While the Senate Education Committee rejected Governor Phil Scott’s attempt to level fund state education budgets and push voting off until May 23, Vermonters would be wise to take a look at the goals proposed by the governor.
Granted, the proposed changes came far too late, certainly for our own school district – which had pretty much completed its new combined unified union school district budget by the time Scott’s proposal came out – as had many regular and newly combined districts in the state.
However, Scott deserves kudos for attempting to take a 20,000-foot look at education costs in Vermont and how they relate to the state’s budget as a whole and the role which health care costs play in education costs. He deserves credit too for attempting to look at the state’s education holistically, from pre-K through college.
True to his character, Scott did not bluster and demand that the Legislature obey his proposal. He asked that it be considered and gave his reasons.
“I’m not asking school districts for anything more than what I’ve asked from state government. We will be tightening our belts in Montpelier and rethinking every program and service at every level,” he said. “So I’m asking you to remember — Vermonters need this. Please, please don’t instinctively lock up with resistance to change. I promised to make difficult choices to put Vermont on a more sustainable path. And this is one of them,” Scott told lawmakers in his budget address.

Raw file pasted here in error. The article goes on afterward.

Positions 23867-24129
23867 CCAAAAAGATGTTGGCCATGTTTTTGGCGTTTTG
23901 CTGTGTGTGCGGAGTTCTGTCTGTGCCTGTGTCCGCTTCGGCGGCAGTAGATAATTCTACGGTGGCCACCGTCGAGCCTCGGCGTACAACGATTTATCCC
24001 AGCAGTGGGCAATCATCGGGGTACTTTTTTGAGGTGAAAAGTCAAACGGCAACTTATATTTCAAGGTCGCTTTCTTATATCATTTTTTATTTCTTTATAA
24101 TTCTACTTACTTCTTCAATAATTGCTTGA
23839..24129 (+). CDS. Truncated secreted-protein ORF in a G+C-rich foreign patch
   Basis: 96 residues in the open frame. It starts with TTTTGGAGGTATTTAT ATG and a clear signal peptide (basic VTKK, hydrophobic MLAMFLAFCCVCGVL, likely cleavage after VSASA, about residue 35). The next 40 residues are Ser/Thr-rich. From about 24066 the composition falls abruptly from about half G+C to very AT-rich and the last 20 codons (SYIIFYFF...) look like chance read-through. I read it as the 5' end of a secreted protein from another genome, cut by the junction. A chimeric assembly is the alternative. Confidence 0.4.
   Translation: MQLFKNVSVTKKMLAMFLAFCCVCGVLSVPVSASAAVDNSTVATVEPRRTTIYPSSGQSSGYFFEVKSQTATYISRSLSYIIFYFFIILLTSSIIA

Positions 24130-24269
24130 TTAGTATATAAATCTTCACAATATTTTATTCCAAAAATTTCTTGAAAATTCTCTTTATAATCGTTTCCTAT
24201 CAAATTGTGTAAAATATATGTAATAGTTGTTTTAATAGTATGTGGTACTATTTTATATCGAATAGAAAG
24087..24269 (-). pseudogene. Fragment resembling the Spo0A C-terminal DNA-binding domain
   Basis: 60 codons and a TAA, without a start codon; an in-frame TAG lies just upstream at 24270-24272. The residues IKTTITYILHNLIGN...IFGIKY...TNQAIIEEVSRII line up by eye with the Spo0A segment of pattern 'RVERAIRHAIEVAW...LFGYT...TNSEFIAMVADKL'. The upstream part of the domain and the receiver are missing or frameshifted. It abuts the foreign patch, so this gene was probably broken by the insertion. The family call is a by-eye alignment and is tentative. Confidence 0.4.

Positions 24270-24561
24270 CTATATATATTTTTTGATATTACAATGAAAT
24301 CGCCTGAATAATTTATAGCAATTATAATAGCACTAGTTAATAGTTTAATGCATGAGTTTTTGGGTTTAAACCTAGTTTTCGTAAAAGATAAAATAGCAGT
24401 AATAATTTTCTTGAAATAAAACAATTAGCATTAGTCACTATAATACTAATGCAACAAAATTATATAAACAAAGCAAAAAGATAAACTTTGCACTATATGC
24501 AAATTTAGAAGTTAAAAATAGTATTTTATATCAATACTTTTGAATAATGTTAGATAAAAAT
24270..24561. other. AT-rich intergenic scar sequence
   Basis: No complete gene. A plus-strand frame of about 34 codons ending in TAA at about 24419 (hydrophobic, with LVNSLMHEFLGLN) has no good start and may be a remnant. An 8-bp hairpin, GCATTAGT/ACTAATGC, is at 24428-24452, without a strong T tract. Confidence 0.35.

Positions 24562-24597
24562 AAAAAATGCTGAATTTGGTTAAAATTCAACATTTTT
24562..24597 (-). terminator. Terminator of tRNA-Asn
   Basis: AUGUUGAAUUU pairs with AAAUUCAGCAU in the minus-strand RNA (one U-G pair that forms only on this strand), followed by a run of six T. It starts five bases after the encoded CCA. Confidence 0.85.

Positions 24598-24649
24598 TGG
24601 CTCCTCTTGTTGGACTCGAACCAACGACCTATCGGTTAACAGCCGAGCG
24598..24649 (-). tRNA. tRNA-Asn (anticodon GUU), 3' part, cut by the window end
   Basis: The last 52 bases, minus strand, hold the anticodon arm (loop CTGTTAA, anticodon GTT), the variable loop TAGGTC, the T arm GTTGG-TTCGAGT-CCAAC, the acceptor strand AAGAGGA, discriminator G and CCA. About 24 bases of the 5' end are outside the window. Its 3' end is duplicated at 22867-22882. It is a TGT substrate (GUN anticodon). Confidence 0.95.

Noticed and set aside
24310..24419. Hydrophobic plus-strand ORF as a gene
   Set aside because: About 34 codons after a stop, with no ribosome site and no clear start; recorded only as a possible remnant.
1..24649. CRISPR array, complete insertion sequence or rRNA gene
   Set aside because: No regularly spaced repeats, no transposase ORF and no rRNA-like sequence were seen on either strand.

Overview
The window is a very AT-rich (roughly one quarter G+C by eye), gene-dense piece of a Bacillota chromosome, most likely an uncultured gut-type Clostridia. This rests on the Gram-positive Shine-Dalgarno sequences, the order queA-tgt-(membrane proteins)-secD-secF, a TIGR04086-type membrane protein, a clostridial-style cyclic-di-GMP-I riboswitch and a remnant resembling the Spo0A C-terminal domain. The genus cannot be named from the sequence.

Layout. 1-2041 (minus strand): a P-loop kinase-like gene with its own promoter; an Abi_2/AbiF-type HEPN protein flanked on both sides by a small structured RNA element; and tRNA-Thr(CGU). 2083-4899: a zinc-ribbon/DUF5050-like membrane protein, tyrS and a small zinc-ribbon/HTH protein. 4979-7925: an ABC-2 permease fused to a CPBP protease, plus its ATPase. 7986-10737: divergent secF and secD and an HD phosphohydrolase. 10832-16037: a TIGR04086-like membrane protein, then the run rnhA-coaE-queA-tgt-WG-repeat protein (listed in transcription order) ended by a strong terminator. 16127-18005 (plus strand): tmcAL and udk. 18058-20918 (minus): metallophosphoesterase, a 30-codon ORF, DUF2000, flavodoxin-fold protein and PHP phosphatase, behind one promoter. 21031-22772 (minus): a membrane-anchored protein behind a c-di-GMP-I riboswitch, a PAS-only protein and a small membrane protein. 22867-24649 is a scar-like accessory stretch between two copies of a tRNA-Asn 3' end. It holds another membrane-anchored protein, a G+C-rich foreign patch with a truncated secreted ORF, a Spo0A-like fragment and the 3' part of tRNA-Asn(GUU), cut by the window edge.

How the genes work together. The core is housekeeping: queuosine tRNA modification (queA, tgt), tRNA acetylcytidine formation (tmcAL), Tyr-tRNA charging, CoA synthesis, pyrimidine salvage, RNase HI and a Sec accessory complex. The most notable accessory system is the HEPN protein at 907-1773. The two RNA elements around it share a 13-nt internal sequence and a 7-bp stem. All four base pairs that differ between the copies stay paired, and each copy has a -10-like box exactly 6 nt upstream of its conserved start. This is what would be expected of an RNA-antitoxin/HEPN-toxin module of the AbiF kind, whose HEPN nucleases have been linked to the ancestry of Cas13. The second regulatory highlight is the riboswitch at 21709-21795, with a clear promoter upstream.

While many may disagree with the specifics of Scott’s proposal, including the call for funding the 2017-18 budgets at the 2016-17 levels and increasing teacher contribution to health care premiums from 14 percent (locally) to 20 percent, Scott’s concept has merit in that he is willing to look at total education costs from pre-K to college as one system versus several disparate ones.
Scott wants to invest more money in early education and in higher education and the plan he laid out would add $9.6 million new spending on early education as well as $6.5 million for higher education.
A democratically controlled House and Senate may be unmoved by the specifics of Scott’s proposals, but lawmakers would be well served to consider the goals of those proposals as they work through this year’s budgeting issues.